Just about the only news story they handled with some degree of adequacy was President Trump’s disastrous visit to Puerto Rico. Surprisingly, given showrunner Albert Lewitinn’s insistence that he’d “love” to have Trump on the show, TRL’s hosts — even Trump-in-training Matt Rife — laid into the president Wednesday for tossing packages of paper towels into a crowd as if shot from a T-shirt cannon. “No paper towel is gonna bring nobody’s house back,” DC Young Fly said. “No paper towel is gonna bring nobody’s life back. So what you need to do is take that paper towel and wipe that bullshit.”
That led directly into Uzi performing “XO Tour Llif3,” his song about an intense lover’s quarrel with the chorus that goes, “Push me to the edge/ All my friends are dead.” The track’s relentless bleakness plus Young Fly’s frank Trump takedown added up to a refreshing break from all this oppressive artificiality — never mind that Uzi’s DJ falsely introduced “XO Tour Llif3″ as “the #1 song in America” or that Young Fly doesn’t seem much better at his job than our president does. The flickers of gravitas and authenticity were a reminder that most talk shows come out of the gate shaky and there’s still hope for the new TRL to find its groove. (For one thing, they wouldn’t have to fill so much air time with mindless drivel if they added, I don’t know, a daily fan-voted video countdown.)
That’s assuming MTV doesn’t cancel this shitshow immediately and pretend like it never happened — a course of action that seems plenty reasonable after suffering through this first week of shows. Or who knows, maybe ratings will rise organically as teens start hate-watching TRL to cackle at some bloated corporation’s latest pathetic attempt to appeal to youth culture. Even within the media hellscape that is YouTube it’s hard to find a clusterfuck this epic unfolding in real time.
The Killers claim their first #1 album this week as the not-so-wonderful Wonderful Wonderful (hey, I really liked “The Man” at least) debuts with 118,000 equivalent album units and 111,000 in pure sales. The album’s sales figures were boosted by a promotion bundling album sales and concert tickets, a tactic that has been employed by many acts this year including Arcade Fire, Katy Perry, and LCD Soundsystem. Per Billboard their previous chart peak was #3 for 2014’s Battle Born, which opened with 113,000 in sales.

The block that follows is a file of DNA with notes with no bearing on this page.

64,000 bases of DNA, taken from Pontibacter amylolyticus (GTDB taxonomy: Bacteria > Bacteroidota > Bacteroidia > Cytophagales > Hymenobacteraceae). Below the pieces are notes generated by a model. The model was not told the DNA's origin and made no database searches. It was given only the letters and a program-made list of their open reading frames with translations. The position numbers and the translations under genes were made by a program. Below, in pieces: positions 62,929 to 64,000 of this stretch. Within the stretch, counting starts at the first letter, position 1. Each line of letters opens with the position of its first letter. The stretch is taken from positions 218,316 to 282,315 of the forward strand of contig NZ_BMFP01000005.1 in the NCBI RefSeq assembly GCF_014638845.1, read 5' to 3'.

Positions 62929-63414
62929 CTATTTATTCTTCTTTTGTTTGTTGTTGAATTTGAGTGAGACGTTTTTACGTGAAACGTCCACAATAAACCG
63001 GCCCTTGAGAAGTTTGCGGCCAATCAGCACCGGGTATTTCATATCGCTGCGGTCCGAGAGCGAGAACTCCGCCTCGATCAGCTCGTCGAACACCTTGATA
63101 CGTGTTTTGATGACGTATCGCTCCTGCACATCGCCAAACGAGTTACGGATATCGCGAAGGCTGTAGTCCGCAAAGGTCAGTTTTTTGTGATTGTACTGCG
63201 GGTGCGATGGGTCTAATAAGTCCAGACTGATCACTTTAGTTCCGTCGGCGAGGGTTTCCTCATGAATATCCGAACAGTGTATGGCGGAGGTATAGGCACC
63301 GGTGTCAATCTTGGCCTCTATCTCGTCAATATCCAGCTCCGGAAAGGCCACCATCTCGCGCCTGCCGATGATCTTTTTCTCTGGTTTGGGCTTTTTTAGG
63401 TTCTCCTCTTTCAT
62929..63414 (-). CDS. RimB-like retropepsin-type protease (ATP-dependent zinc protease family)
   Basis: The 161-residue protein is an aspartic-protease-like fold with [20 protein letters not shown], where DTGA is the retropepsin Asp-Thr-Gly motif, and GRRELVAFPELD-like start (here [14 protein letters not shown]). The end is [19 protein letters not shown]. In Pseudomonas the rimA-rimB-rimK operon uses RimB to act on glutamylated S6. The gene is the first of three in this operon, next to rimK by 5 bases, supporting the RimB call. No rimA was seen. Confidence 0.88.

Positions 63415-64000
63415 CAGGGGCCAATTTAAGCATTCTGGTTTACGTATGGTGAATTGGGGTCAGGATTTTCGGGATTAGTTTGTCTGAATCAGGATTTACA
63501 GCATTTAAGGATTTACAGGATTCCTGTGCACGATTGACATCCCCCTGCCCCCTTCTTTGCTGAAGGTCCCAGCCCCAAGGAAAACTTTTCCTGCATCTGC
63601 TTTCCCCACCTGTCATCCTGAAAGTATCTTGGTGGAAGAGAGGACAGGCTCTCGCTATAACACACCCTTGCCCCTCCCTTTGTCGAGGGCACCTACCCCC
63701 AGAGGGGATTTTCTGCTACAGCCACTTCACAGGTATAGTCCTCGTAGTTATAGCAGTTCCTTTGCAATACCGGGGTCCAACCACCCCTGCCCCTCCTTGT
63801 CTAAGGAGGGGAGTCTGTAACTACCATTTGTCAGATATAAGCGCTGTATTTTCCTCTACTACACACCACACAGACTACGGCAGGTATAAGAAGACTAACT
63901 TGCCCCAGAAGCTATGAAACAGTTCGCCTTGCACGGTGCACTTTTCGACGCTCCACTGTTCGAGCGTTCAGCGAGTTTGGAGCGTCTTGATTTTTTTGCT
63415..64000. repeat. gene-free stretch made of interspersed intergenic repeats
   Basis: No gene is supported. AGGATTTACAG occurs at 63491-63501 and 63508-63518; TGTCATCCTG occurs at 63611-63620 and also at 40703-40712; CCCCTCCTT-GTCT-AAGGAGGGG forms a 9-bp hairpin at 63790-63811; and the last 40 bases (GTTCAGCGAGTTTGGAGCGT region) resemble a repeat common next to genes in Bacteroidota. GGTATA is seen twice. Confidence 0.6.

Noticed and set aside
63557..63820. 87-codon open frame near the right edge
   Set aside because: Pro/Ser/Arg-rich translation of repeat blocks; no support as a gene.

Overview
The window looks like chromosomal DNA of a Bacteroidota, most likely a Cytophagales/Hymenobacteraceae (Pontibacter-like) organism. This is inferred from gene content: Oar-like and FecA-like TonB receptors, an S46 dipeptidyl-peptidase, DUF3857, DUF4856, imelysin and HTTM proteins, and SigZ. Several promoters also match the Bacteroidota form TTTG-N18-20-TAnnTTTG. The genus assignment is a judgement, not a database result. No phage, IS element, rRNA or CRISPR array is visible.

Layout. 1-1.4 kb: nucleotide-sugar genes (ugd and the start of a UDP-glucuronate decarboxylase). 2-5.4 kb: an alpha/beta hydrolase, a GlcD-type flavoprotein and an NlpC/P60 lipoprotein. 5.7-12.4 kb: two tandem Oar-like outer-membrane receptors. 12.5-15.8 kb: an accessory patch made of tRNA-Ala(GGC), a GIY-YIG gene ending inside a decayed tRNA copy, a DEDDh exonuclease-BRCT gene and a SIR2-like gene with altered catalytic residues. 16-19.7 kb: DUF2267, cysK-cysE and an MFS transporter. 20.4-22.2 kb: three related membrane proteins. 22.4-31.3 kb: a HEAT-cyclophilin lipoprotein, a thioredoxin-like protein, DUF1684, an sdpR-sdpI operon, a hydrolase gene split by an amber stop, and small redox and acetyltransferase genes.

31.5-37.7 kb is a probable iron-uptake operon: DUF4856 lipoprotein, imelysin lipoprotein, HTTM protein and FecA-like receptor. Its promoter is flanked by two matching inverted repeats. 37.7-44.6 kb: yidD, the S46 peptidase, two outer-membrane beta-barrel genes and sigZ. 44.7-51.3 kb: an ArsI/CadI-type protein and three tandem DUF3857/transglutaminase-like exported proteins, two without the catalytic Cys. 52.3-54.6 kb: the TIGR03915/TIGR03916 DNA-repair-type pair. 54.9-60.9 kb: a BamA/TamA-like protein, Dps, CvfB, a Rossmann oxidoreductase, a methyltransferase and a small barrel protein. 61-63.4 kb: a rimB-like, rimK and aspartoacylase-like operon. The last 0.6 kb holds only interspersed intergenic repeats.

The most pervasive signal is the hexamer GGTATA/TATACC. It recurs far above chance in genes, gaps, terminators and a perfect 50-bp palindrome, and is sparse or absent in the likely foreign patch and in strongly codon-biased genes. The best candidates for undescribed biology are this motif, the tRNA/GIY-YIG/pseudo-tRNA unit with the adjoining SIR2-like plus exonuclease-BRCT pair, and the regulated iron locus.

Macklemore enters at #2 with 51,000 units and 27,000 in sales for GEMINI, his first album in 12 years without producer Ryan Lewis. After Lil Uzi Vert’s Luv Is Rage 2 at #3 comes Kevin Gates, whose By Any Means 2 jumps up from #100 to #4. The album was only available for one day of the previous charting period, but in its second week it did 40,000 units and 15,000 in sales. Then comes another debut: Jhené Aiko’s Trip tallied 37,000 units and 10,000 in sales for a #5 start. The rest of the top 10 comprises longstanding popular titles from Post Malone (#6), Imagine Dragons (#7), Kendrick Lamar (#8), Khalid (#9), and Ed Sheeran (#10).
Over on the Hot 100 singles chart, Cardi B’s “Bodak Yellow (Money Moves)” rules the roost for a second straight week. Actually, the top six songs in America all hold steady from last week: Post Malone and 21 Savage’s “Rockstar” at #2, Taylor Swift’s “Look What You Made Me Do” at #3, the Logic/Alessia Cara/Khalid collab “1-800-273-8255″ at #4, the Luis Fonsi/Daddy Yankee/Justin Bieber smash “Despacito” at #5, and French Montana and Swae Lee’s “Unforgettable” at #6. Our first change of the week is Portugal. The Man’s “Feel It Still” pushing up to a new #7 peak, bumping Imagine Dragons’ “Believer” and Yo Gotti and Nicki Minaj’s “Rake It Up” down to #8 and #9 respectively. Lastly, Demi Lovato’s “Sorry Not Sorry” reaches #10, becoming her first top-10 hit since “Heart Attack” reached the same chart ranking in 2013.